A Big Law Survival Guide for Lateral Attorneys

By Tanya Roth, Esq. on June 07, 2012 | Last updated on March 21, 2019

Lateral attorney hires aren't always in the same boat as fresh-from-school hires. Anyone who's ever worked at a big firm will tell you that Big Law politics aren't easy to navigate. If you're making a lateral move from another big firm, then you might have some understanding on what to expect as a newly hired lateral attorney.

Whether you're coming from a big firm or a small firm, there are some things you should know about making a lateral move.

Your honeymoon is short. Younger associates are given a lot more leeway in making mistakes. The lateral associate doesn't always get a free pass on errors, even insignificant ones. Different partners will have different expectations and some will have unrealistic expectations for a "mid-level" associate. Don't take tiny mistakes for granted.

Make alliances with other associates. The other associates are not your enemies. True, you're all competing for the same bottom line, but you don't know them. And they all know one and other. Don't make enemies.

Keep your interaction with partners under wraps. Nobody likes a teacher's pet of a brown-noser, especially if it's a new lateral associate. If you want to build a relationship with a partner, keep in on the DL. Don't rub it in the faces of other associates and try to keep social conversations with the partners behind closed doors.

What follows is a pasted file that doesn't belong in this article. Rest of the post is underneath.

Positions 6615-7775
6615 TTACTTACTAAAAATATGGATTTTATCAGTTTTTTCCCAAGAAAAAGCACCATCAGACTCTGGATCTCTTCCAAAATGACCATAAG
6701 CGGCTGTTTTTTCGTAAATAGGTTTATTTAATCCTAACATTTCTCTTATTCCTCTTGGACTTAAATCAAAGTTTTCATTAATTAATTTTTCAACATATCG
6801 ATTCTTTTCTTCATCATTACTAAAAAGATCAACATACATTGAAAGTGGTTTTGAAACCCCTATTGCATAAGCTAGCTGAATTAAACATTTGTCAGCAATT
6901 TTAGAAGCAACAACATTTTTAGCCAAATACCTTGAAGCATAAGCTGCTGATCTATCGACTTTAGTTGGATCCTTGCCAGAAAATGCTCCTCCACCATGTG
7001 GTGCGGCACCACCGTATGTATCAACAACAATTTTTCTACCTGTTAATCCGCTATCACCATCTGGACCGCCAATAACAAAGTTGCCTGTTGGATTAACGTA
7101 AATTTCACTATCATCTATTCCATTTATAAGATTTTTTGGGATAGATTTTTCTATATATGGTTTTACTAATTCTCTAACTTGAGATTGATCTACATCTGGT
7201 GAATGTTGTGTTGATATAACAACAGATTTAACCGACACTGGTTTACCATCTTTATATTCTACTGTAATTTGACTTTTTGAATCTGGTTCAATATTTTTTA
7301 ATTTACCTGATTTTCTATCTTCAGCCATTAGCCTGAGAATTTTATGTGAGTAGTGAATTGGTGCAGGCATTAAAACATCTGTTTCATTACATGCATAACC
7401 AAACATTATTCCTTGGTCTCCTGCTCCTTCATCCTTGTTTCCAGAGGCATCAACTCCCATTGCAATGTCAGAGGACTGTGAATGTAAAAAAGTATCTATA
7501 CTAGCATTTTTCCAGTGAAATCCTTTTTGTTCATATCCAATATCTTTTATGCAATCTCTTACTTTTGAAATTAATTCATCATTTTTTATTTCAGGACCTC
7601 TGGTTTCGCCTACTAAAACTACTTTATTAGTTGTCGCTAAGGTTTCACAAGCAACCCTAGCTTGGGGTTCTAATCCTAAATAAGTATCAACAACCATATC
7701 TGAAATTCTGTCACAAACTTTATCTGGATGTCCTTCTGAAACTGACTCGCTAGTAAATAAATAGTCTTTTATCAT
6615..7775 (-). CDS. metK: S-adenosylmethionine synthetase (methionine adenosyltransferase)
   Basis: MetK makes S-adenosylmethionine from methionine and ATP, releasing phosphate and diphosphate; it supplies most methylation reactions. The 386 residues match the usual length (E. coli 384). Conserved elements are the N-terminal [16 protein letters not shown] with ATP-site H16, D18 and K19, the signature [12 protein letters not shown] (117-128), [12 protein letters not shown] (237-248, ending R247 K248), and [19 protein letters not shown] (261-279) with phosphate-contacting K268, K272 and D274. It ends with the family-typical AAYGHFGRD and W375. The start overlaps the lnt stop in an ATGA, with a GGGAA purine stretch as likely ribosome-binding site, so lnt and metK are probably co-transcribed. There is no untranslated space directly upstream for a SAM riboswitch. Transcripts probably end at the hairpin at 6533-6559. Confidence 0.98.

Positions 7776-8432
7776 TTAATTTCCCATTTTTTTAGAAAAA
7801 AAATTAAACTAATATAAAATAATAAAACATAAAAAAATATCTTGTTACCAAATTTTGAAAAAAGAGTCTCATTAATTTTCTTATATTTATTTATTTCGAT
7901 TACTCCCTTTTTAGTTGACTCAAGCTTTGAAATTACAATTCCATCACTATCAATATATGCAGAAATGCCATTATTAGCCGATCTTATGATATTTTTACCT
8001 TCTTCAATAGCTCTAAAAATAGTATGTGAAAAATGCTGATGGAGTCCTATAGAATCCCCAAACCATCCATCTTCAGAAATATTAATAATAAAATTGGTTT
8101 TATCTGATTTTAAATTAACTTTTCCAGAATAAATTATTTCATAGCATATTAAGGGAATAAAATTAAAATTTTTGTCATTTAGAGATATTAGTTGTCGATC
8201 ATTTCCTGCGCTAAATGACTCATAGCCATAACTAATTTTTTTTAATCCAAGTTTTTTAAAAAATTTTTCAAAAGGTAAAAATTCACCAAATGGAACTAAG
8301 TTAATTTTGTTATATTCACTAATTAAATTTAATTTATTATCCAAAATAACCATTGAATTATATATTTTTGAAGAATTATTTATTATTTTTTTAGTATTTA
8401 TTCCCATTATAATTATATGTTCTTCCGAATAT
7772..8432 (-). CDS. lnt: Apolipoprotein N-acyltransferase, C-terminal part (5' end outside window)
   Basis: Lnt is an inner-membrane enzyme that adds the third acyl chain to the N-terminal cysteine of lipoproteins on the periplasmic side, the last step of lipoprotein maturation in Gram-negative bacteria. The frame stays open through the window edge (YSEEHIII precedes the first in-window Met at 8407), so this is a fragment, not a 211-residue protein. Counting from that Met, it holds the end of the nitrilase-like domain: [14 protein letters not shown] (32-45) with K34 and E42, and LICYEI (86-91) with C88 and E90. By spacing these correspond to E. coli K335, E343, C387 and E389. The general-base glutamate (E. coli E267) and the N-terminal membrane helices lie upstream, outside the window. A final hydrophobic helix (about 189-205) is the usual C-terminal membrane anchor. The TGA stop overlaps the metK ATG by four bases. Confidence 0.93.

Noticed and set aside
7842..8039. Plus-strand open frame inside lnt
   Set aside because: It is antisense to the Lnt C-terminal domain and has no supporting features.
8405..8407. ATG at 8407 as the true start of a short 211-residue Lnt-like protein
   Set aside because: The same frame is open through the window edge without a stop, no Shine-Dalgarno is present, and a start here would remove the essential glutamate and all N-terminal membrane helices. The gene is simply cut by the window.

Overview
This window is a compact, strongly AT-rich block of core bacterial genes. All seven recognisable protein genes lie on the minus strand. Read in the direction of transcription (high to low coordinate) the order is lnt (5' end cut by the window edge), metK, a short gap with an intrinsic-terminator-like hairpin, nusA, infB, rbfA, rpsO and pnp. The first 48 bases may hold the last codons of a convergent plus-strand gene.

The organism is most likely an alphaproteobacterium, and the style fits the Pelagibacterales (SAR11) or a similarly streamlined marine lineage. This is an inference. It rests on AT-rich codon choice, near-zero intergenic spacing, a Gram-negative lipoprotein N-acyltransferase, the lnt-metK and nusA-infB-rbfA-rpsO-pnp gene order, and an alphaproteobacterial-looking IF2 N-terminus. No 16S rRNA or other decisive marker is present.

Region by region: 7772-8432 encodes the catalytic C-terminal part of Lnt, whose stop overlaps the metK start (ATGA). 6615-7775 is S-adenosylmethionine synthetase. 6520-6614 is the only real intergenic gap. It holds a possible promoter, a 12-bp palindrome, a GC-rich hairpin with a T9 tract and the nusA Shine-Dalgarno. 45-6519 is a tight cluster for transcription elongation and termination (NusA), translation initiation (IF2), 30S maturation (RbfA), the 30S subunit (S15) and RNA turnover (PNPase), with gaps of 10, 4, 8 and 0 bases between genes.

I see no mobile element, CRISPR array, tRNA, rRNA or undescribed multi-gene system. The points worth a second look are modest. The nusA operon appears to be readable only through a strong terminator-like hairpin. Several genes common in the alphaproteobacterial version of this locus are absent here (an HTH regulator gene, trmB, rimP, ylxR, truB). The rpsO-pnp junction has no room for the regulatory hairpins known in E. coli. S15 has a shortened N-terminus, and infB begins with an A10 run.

Take initiative on all your small tasks. Remember, you're being judged and first impressions are everything. Take initiative and set your brand as a hard worker. This branding can be what saves you when you make an inevitable mistake.

Invest in training. Unlike the home-raised associates, there's a good chance that you won't benefit from much of the training that the firm provides in the early years. Ask partners for additional training opportunities. If your firm doesn't support this, then you might have to take initiative and train yourself through extra reading, CLE courses or networking events.

As with any legal job, make sure you're on top of your billable hours, check your work over before submitting it and make sure you put your best foot forward. When in doubt, keep quiet and observe.

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